Be yourself. We hear that everywhere. And yet what do I tell my young client, a woman in her early thirties, when she tells me that she doesn’t know who she is. Parentified at a young age, she was left in charge of her younger siblings; forever the caregiver, never the one being taken care of. There was no time in her young life to discover who she was as an individual, and she carried the weight of an absent father and her mother’s emotional troubles.
We have done much work; exploration as to how her childhood has affected her and she has come to accept the limits of her parents. She has put much needed boundaries into place, and ended a romantic relationship that was unhealthy. We have now moved into the place where she can become curious about who she is, what her qualities are, her interests, values and so forth. Where she was stunted in her emotional growth as a child, she is moving to reclaim.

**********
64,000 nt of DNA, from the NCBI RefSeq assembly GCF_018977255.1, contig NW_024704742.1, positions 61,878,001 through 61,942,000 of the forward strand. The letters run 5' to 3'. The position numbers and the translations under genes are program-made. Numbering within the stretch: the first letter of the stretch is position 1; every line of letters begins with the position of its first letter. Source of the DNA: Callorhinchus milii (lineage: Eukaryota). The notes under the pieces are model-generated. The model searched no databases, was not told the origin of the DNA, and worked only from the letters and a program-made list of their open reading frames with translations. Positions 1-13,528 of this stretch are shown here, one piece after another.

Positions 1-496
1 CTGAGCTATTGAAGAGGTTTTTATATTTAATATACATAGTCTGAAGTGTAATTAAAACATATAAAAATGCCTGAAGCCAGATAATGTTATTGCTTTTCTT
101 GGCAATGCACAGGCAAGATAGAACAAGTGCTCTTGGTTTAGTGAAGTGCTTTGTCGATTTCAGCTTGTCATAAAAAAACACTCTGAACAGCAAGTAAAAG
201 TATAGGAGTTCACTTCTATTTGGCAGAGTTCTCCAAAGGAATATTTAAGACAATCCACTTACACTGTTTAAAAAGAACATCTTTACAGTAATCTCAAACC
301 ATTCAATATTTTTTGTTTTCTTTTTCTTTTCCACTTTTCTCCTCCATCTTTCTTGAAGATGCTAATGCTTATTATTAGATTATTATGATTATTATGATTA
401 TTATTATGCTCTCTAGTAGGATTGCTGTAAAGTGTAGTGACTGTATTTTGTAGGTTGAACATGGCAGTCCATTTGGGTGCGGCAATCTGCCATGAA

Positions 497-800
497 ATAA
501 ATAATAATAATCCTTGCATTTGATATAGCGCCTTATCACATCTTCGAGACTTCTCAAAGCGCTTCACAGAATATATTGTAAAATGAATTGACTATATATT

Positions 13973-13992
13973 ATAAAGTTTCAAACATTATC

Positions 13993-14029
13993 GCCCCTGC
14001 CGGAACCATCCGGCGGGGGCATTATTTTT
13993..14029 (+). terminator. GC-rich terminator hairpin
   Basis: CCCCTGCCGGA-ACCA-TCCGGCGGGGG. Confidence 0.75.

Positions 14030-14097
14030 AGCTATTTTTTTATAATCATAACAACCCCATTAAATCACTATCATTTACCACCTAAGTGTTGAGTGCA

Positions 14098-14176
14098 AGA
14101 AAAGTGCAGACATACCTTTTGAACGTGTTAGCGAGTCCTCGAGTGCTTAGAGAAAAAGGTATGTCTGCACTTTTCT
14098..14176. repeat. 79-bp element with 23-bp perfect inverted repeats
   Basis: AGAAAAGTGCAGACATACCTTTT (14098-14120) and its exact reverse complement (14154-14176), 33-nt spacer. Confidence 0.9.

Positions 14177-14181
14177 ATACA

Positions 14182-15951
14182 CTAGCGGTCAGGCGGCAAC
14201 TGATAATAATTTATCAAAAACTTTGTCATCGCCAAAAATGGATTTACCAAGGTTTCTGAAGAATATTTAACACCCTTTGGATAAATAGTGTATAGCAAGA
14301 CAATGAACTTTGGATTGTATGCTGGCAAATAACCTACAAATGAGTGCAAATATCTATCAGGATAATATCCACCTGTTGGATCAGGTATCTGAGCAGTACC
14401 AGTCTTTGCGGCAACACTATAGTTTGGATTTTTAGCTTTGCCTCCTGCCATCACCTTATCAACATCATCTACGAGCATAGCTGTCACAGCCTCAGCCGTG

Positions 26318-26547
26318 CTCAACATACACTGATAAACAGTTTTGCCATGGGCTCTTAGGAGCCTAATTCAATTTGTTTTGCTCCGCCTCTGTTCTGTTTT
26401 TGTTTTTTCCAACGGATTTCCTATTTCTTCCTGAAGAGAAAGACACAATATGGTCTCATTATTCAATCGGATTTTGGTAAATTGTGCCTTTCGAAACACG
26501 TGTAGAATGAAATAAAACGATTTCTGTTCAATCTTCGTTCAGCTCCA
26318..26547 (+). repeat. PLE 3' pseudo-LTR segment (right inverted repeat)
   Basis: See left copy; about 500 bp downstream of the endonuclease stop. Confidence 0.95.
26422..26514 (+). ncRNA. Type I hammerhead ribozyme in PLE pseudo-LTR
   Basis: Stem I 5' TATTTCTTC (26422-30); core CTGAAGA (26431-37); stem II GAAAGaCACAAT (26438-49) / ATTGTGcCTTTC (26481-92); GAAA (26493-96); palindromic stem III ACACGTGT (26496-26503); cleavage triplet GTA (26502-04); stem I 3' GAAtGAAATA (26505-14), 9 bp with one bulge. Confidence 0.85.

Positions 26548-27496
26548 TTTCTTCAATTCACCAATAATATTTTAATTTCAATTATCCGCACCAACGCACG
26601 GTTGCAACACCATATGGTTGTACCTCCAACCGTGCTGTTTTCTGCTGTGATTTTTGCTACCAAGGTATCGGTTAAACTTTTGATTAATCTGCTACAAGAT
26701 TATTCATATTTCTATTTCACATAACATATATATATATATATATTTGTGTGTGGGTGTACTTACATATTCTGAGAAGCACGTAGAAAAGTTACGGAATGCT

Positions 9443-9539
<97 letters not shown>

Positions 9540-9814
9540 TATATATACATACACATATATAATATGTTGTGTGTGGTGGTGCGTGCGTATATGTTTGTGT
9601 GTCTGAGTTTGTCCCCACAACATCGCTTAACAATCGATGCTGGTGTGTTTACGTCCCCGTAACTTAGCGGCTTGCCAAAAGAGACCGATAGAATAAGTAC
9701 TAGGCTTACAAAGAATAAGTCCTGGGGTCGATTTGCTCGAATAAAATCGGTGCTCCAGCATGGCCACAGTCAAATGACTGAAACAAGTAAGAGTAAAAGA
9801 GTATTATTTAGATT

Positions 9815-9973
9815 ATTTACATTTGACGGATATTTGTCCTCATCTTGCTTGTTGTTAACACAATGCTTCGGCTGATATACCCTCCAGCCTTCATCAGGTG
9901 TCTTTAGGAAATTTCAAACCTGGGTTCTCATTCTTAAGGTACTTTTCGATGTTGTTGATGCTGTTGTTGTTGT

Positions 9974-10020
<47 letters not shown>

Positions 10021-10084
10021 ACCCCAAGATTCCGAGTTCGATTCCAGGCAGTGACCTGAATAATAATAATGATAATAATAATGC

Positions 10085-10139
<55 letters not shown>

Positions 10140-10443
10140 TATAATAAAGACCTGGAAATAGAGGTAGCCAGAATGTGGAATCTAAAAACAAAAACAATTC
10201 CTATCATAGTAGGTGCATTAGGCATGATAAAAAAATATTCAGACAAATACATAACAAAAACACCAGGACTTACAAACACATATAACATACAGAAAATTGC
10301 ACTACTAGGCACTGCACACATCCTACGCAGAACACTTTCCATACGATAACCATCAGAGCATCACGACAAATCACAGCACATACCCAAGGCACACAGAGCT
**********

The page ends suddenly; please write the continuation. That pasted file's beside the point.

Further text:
Authenticity as defined by the Webster’s dictionary is: genuine//true//reliable. I believe that authenticity is a feeling; found in the calm regions of our core. As we gain more confidence in who we are, we have greater access to that feeling, relying on the ability to be genuine rather than on trying to be something we are not. Feet on the floor, take a few deep breaths and bring the thought, “just be yourself” into that space. The calm will guide you to be true.
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